Lamu Kenya Guide
The Arab ﬂavour of Lamu Kenya is not nearly as old as the town itself. It derives from the later nineteenth century when the Omanis, and to some extent the Hadhramis from what is now Yemen, held political and cultural way in the town. The first British representatives found themselves among pale-skinned slave-owning Arab rulers. The cultural and racial stereotypes which were subsequently propagated have never completely disappeared.
Lamu Town Climate
The weather in Lamu Kenya is generally hot and humid throughout the year. The long rains come from April to July and the short rains from October to November. The mean daily temperature is around 22 degrees Celsius minimum and 30 degrees Celsius maximum.
Economic Activities in Lamu Town
Fish farming in Kenya and tourism has been the most important economic activity for Lamu. Mangrove export, commerce, traditional maritime activities, traditional woodcarving have provided a stable economic base for the growth of the town. Other economic activities include handicrafts such as making of kofias (traditional embroidery swahili hat), agriculture and carpentry.
History of Lamu Kenya
Lamu was established on its present site in the fourteenth century but there have been people living on the Island for even much longer than that. The fresh water supplies beneath Shela made the Island very attractive to refugees from the mainland and people have been escaping here for 2000 years or more – most recently in the l960s when Somali secessionists and cattle raiders caused havoc. It was also one of the earliest places on the coast to attract settlers from the Persian Gulf. There were probably people from Arabia and southwest Asia living and intermarrying here even before the foundation of Islam.
Lamu Kenya is something of a myth factory – classical as well as popular. Conventionally labeled “an old Arab trading town”, it is actually one of the last viable remnants of the Swahili civilization that was the dominant cultural force all along the coast until the arrival of the British. In the late 1960s and early 1970s, Lamu’s unique blend of beaches, gently Islamic ambience, funky old town, and population well used to strangers, was a recipe which took over where Marrakesh left off. It acquired a reputation as Kenya’s Kathmandu: the end of the (African) Hippie trail and a stop-over on the way to India.
Lamu town itself is unendingly fascinating to stroll through. with few monuments but hundreds of ancient houses, arresting street scenes and cool comers to sit and rest. And the museum is exceptional, outshining all Kenya’s others but the National Museum in Nairobi.
Initially confusing, Lamu is not the random clutter of houses and alleys it appears. Very few towns in Africa have kept their original town plan so intact (Timbuctoo in West Africa is another) and Lamu‘s history is sufficiently documented, and its architecture well enough preserved, to give you a good idea of how the town developed.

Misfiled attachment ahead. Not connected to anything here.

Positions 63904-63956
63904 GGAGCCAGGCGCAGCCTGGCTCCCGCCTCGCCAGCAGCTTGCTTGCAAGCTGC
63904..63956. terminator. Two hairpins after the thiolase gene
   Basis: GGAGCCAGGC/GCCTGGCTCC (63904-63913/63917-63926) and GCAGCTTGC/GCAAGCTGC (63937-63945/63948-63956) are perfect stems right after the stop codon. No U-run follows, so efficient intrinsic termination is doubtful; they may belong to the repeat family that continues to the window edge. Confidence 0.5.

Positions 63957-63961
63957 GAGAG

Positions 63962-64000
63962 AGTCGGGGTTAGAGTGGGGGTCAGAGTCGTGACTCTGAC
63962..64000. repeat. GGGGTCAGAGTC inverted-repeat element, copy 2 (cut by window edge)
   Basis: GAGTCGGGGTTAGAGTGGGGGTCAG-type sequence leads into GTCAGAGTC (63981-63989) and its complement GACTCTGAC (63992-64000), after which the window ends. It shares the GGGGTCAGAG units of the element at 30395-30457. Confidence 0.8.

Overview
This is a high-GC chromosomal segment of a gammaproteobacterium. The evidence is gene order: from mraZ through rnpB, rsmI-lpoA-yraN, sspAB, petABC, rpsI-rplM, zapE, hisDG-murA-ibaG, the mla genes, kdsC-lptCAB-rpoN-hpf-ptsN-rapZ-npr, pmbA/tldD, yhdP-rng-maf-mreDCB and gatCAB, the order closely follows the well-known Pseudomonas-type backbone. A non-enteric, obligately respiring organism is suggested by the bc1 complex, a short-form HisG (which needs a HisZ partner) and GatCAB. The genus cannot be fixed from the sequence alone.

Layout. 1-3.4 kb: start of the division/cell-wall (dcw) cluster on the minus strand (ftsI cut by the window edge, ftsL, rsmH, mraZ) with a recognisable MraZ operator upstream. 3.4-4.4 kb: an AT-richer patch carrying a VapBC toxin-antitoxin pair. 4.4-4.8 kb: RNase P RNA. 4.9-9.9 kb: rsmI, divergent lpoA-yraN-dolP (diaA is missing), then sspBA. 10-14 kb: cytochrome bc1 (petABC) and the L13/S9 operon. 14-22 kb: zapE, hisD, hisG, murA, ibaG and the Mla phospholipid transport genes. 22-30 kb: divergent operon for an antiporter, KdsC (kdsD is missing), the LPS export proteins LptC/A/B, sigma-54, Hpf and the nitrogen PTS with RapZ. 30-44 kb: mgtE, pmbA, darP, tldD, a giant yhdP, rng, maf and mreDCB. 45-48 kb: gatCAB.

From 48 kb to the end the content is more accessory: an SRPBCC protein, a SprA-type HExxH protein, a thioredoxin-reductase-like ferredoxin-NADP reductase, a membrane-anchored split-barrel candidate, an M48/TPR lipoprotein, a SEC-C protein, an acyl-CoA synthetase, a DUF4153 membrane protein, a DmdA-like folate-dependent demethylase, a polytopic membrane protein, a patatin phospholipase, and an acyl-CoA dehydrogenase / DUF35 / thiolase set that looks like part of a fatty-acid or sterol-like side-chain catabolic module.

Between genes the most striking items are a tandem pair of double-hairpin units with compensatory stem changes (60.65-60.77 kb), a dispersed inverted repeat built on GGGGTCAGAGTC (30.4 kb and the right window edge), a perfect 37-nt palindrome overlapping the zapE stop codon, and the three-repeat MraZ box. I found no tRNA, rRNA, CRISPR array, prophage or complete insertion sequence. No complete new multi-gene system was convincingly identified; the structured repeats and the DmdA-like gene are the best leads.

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The division is between the waterfront buildings and the town behind, separated by Usita wa Mui, now Harambee Avenue. Until around I830, this was the waterfront, but thepile of accumulated rubbish in the harbour had become large enough by the time the fort was ﬁnished to consider reclaimingit; gradually, those who could afford to built on it. The fort lost its pre-eminent position and Lamu, from the sea, took on a different aspect, which included Indian styles such as arches, verandas and shuttered windows.
Behind the waterfront, the old town retained a second division between Mkomani district, to the north of the fort, and Langoni to the south. These locations are important as they distinguish the town’s long-established quarter (Mkomani) from the still-expanding district (Langoni)where traditionally newcomers have built their houses, often of mud and thatch rather than stone or modern materials. This north/south division is found in most Swahili towns and reﬂects the importance of Mecca, due north.
Lamu Town Museum
The museum has restored an eighteeth century house (the House Museum) to approximately its original appearance. Lamu‘s stone houses are unique, perfect examples of architecture appropriate to its setting. The basic design is of an open, topless box enclosing a large courtyard, around which are set inward-facing rooms on two or three ﬂoors. These rooms are thus long and narrow, their ceilings supported by close-set timbers or mangrove poles (boriti). Most had exquisite carved doors at one time, though in all but a few dozen homes these have been sold off to pay for upkeep. Manyalso had zidaka, plaster-work niches in the walls to give an illusion of extended space, which are now just as rare. Toilet arrangements are ingenious, with fish in the large water cristems to eat the mosquito larvae. On the top ﬂoor, a makuti roof shades one side. In parts of Lamu these old houses are built so close together you could step across the street from one roof to another.
The private space inside Lamu‘s houses is inseparable and barely distinguishable from the public space outside: the noises of the town – donkeys, mosques, cats – percolate into the interiors, encouraged by the constant ﬂow of air created by the narrow coolness of the dark streets and the heat which accumulates on upper surfaces exposed to the sun. There’s an excellent display of Lamu‘s architecture at the museum in Nairobi.
The one place everyone goes on Lamu is, of course, the beach; Lamu‘s beach is the real thing. Unprotected by a reef, the sea here has some motion to it for once: it is one of the few places on the coast where, at certain times of the year, you can bodysurf. You can either walk down to Shela beach (about an hour) or you can take a motorboat or dhow.